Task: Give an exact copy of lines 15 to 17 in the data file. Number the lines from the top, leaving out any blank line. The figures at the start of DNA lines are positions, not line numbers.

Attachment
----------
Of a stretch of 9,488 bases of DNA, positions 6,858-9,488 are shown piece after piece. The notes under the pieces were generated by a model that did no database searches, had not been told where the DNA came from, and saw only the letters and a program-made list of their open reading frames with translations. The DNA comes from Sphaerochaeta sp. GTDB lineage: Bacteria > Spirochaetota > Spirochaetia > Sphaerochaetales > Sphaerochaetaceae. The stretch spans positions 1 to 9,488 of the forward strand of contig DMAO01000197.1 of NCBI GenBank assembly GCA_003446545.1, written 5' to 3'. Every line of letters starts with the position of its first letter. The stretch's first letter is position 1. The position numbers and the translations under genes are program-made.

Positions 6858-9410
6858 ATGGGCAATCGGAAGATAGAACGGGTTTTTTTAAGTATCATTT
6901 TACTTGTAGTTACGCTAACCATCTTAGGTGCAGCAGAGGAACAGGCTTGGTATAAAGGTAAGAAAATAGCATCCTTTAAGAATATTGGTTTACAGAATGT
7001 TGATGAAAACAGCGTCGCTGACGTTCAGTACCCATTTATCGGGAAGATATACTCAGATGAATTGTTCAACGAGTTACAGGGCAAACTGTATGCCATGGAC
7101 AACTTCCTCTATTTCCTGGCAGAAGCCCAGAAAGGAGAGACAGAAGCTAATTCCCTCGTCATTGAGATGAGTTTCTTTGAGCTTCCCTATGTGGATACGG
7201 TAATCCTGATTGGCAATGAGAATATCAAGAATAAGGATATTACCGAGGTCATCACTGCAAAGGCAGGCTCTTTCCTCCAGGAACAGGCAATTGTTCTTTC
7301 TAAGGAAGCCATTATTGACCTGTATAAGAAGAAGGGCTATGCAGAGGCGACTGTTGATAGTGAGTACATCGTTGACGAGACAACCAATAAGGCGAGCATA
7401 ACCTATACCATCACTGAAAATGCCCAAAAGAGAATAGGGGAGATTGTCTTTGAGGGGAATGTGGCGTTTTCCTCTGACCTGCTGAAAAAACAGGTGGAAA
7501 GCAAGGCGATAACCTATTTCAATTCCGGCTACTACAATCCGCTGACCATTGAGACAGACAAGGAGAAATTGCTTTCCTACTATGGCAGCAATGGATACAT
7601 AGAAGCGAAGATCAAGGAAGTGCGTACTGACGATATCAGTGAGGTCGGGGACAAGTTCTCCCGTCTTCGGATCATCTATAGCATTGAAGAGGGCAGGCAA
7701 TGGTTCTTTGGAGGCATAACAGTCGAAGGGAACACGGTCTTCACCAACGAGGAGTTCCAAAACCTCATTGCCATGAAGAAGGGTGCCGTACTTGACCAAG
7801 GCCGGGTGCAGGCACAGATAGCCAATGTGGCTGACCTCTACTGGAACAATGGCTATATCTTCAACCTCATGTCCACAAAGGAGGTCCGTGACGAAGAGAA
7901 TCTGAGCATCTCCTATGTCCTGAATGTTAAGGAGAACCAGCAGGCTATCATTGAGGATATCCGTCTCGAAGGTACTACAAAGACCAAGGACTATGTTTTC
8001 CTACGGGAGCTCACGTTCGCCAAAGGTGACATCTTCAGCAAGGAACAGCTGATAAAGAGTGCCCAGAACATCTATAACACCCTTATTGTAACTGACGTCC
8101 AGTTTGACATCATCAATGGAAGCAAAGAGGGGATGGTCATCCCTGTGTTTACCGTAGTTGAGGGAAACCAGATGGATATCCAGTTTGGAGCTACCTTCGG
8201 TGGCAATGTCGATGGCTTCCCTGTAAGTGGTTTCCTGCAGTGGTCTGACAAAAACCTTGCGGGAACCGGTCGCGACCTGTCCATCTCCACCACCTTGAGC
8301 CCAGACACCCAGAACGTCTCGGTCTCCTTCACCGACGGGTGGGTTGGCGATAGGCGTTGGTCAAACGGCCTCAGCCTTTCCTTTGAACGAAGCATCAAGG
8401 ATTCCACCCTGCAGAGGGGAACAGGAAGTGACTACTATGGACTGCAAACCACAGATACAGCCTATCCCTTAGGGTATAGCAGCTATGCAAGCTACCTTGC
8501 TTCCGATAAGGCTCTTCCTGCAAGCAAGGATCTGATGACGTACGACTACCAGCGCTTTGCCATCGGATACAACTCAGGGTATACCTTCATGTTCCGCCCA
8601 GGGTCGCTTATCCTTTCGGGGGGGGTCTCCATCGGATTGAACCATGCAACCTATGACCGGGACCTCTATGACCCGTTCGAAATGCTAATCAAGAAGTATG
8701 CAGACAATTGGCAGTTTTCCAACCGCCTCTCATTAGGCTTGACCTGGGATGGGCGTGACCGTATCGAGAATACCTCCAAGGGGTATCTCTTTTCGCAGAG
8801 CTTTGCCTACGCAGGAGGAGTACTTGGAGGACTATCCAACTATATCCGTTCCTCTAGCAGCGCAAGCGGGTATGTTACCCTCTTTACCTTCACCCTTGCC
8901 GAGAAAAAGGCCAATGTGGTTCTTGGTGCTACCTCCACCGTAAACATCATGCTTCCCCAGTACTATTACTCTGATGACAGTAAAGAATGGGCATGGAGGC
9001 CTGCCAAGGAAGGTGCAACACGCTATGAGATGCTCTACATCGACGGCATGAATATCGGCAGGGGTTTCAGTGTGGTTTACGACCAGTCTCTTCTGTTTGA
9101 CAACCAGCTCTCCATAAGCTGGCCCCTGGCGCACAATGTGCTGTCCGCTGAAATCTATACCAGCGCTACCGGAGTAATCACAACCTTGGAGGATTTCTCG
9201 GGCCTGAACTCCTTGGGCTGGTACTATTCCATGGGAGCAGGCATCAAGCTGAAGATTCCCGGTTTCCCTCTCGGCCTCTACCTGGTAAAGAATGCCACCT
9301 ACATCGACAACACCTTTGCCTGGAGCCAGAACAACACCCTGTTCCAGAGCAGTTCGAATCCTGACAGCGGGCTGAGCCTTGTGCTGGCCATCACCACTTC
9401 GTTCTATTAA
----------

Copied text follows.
8001 CTACGGGAGCTCACGTTCGCCAAAGGTGACATCTTCAGCAAGGAACAGCTGATAAAGAGTGCCCAGAACATCTATAACACCCTTATTGTAACTGACGTCC
8101 AGTTTGACATCATCAATGGAAGCAAAGAGGGGATGGTCATCCCTGTGTTTACCGTAGTTGAGGGAAACCAGATGGATATCCAGTTTGGAGCTACCTTCGG
8201 TGGCAATGTCGATGGCTTCCCTGTAAGTGGTTTCCTGCAGTGGTCTGACAAAAACCTTGCGGGAACCGGTCGCGACCTGTCCATCTCCACCACCTTGAGC